Obligations of the New Occupier: The Contours of a Jus Post Bellum
Seton Hall University - School of Law
June, 29 2009
Loyola of Los Angeles International and Comparative Law Review, Vol. 31, No. 2, 2008
Jus post bellum derives its name from two existing bodies of law: jus ad bellum and jus in bello, which are applicable, respectively, to the initiation of war and to conduct in war. In this article I assess whether the law of occupation is a workable point of departure for a jus post bellum. I then comment on what theory of peace informs jus post bellum, and I conclude with some suggestions on the scope and content of a jus post bellum, emphasizing the role of human rights, multilateralism, and economic reconstruction. In particular, I argue that jus post bellum should be based on the emerging norms of accountability, stewardship, good economic governance, and proportionality. Jus post bellum triggers principles in play in periods after armed conflict, moving away from war (ab bello) towards justice (ad jusitiam) and peace (ad pacem). Jus post bellum expands the traditional binary rules of international law into a tripartite system, which will bring the law into closer conformity with the challenges presented by the peace-making, peacebuilding, and post-conflict practices of today.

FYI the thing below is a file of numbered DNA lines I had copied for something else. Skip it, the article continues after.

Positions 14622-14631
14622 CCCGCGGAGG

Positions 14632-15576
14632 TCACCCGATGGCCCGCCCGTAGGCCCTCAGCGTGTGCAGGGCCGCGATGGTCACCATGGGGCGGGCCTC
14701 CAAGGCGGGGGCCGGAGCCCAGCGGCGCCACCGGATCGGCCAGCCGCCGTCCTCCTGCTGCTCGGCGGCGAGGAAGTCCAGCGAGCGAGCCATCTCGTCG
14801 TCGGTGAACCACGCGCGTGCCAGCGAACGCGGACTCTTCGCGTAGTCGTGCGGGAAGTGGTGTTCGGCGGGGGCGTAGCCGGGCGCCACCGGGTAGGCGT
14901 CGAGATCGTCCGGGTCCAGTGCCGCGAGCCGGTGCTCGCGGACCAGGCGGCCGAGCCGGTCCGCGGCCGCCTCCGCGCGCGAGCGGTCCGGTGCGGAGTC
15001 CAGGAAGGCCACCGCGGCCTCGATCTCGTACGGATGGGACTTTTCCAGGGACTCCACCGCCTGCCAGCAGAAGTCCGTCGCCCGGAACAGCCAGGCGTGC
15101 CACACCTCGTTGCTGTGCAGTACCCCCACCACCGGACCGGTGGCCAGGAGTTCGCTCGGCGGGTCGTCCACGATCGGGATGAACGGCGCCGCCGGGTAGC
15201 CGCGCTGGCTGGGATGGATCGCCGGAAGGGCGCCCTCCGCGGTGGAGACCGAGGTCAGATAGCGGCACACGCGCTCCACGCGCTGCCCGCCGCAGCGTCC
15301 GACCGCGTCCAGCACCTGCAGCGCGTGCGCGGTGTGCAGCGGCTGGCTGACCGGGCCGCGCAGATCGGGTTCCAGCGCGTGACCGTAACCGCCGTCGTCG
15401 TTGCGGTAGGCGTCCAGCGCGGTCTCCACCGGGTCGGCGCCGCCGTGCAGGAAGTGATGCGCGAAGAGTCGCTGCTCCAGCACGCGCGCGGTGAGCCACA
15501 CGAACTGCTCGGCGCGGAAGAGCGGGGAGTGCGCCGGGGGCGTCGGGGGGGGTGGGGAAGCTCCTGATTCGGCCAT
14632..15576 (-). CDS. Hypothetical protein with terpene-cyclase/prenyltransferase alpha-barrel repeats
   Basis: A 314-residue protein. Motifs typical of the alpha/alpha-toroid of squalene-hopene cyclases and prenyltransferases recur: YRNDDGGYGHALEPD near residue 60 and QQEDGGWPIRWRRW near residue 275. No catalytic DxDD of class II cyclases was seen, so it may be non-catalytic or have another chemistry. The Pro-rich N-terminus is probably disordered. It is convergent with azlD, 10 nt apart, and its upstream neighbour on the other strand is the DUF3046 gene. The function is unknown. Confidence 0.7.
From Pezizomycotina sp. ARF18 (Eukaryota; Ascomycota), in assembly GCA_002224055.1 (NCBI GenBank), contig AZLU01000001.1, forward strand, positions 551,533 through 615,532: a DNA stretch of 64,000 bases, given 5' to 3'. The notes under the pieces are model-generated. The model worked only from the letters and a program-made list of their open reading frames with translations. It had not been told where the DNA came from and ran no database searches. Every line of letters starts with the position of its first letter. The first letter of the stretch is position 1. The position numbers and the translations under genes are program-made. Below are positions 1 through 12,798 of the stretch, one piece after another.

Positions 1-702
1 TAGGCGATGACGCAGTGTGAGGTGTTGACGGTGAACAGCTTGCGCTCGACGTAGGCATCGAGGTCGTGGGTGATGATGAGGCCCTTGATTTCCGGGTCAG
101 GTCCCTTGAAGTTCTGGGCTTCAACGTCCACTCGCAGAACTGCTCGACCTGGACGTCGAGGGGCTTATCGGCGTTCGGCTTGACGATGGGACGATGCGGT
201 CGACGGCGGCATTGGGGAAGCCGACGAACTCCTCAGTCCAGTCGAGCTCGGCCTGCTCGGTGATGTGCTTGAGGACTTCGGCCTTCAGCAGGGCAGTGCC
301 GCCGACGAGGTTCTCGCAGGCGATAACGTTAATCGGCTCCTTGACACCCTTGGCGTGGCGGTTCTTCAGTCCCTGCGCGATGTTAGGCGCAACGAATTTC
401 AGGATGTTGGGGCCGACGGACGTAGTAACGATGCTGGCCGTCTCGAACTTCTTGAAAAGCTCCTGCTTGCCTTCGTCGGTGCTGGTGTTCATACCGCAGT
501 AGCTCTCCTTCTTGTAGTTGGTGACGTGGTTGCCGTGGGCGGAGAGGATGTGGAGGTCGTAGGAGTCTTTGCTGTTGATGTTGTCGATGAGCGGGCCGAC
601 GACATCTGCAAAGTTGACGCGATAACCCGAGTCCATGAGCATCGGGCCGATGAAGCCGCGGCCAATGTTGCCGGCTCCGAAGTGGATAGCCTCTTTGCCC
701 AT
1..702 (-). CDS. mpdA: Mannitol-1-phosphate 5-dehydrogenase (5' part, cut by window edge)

Number of Pages in PDF File: 28
Keywords: jus post bellum, law of occupation, security council, human rights
JEL Classification: K33Accepted Paper Series
Date posted: July 3, 2009
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